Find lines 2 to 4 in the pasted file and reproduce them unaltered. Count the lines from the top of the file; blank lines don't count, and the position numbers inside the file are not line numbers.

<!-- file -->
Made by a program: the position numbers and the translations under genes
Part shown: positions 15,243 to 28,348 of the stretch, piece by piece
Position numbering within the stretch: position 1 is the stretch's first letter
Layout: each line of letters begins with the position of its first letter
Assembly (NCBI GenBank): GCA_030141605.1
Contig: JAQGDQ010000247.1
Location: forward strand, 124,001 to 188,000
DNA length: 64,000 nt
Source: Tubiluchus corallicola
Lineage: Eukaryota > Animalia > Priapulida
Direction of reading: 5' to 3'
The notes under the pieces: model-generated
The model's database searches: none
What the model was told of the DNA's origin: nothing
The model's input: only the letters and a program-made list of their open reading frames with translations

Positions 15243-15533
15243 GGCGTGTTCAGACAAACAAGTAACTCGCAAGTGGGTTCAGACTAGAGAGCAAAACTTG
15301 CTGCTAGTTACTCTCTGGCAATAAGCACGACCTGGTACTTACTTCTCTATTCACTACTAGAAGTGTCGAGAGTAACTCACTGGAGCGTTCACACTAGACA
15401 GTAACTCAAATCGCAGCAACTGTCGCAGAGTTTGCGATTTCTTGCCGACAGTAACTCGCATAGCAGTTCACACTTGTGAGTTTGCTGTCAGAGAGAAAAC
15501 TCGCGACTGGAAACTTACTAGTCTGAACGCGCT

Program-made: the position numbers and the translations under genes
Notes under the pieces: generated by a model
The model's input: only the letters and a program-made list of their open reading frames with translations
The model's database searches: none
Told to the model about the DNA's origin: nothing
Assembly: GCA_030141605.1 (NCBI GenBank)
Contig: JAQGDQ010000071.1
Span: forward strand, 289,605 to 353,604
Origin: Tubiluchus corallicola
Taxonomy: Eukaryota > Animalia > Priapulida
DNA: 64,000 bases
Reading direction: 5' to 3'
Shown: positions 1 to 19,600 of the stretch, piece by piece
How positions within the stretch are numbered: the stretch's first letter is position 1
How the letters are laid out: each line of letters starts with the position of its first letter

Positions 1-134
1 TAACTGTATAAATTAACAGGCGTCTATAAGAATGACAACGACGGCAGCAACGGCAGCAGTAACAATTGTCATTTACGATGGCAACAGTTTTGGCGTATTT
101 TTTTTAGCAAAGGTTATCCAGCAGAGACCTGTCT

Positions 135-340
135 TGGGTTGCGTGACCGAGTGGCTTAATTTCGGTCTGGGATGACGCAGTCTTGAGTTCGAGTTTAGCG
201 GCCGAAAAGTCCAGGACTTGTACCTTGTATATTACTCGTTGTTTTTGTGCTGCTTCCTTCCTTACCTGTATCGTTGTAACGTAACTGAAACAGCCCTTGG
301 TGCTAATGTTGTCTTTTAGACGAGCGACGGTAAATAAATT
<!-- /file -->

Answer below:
Part shown: positions 15,243 to 28,348 of the stretch, piece by piece
Position numbering within the stretch: position 1 is the stretch's first letter
Layout: each line of letters begins with the position of its first letter